Monday, 25 August 2014

A Surprise Visit to Jim Sparkes at Alexander's

Monday 25th August, 2014 in Stourport.
Our trip out with Charles and family yesterday had left MM pointing in the wrong direction so, after breakfast, we went down through the lock back into the Upper Basin to turn around. The visitors' mooring on the wharf was free, so we moored up there again and filled MM with water (always a comforting feeling to have a full water tank).
Today, we had an unexpected and very enjoyable trip out. Our friends and fellow narrowboaters Jackie and Mick had been in touch to say that Jackie's cousin Sue and husband Andrew were having a narrow boat built at Alexander's in Stourport by Jim Sparkes (who also built the shell for MM) and they were going to visit Alexander's today.  They had also asked to look round MM to get some ideas. We arranged to meet and they very kindly agreed that they would first pick us up and take us with them to see their boat shell at Alexander's.
It was lovely to meet them and their gorgeous golden retriever "Wilbur". We drove to Alexander's about midday and Jim's face was a picture when he saw us! The last time that we had seen him was at Crick Boat Show last year; M gave him a BIG hug.
Sue and Andrew's shell was more advanced that they'd been expecting; it was a delight to see how excited they were and it brought back many happy memories of our own build. Their boat is a bit special as Andrew is six foot ten inches and their narrowboat will have extra headroom so that he can stand up in it; Jim has very cleverly factored in the extra height in the structure of the hull.
They already have a name for her, "La Tortuga" and Jim estimates that the shell will be completed before the end of September, at which time it will be loaded on to a flat-bed and driven to Fernwood in Leicestershire for the fit-out. Fernwood has an excellent reputation (on a par with Kingsground) and we are sure that they will have a very special narrowboat in the spring. Fernwood is talking about showing "La Tortuga" at the Crick Show next year as it will be quite unusual with its extra headroom and can be promoted as "a boat for a tall person".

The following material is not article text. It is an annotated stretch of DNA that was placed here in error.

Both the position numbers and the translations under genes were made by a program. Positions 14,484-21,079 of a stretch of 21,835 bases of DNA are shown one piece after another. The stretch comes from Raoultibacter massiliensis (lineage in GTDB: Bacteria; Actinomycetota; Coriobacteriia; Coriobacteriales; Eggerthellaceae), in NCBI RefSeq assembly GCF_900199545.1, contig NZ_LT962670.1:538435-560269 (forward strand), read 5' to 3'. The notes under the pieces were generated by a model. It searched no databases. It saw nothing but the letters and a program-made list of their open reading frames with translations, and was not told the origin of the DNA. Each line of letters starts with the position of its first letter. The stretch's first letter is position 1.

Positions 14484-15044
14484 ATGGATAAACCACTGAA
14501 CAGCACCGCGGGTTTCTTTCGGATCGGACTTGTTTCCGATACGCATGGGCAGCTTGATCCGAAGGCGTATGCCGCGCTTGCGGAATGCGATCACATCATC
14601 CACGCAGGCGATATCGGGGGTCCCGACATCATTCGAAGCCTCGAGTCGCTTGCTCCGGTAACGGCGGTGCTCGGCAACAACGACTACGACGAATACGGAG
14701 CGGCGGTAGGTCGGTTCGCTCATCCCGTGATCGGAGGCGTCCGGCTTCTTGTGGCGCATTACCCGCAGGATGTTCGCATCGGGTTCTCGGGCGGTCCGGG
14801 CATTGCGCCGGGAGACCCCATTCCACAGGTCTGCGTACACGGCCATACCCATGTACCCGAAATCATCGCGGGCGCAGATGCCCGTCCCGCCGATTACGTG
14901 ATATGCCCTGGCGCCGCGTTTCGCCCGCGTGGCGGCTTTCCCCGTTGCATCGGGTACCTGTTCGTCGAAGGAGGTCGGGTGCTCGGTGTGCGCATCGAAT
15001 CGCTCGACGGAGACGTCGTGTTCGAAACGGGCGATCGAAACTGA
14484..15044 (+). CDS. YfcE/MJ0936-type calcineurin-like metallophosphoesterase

Afterwards we returned to MM and spent a happy hour or so showing them round and discussing some of the ideas we incorporated in her. We are sure that they went away with lots to think about for their own build.
It was lovely to meet them and to share their enthusiasm and excitement. We hope very much that we can stay in touch with them and we look forward to seeing "La Tortuga" when she is finished.
As they day progressed, the rain got steadily harder and harder - so when they left, we decided not to move today but to stay where we were.
It proved to be a good decision because the rain was unrelenting. It rained all the rest of the day and all through the night - well, it WAS a Bank Holiday, after all!
Today: 0 miles, 1 lock and 2.2 hours.
Trip: 245 miles, 151 locks and 180.5 hours.

Sunday, 24 August 2014

Charles, Emma, Penny and Minnie Visit.

Sunday 24th August, 2014 in Stourport.
This is a Bank Holiday weekend and we had arranged for Charles, Emma, Penny and Minnie to come and visit us on MM. In the morning, we moved MM from her overnight mooring, which had limited access (especially for children) to a visitors' mooring beside the wharf which had just been vacated.
Charles and family arrived around midday and were able to park right next to MM. It was so nice to see them.
After a reviving cup of tea, we went for a walk around the canal basin, which is full of interest, and down to see the River Severn.
We had booked lunch at the nearby, and very attractive looking, cafeteria called, appropriately, "The Windlass". A good job that we had booked as they were really busy. Stourport attracts many weekend visitors from "Brum", they like to come for a day out by "the seaside".
There was time for a short cruise after lunch, so we set off up through the lock on to the Staffs & Worcs Canal, watched by a small crowd of onlookers. Penny helped Charles with the lock gate while M explained to the onlookers how the locks worked.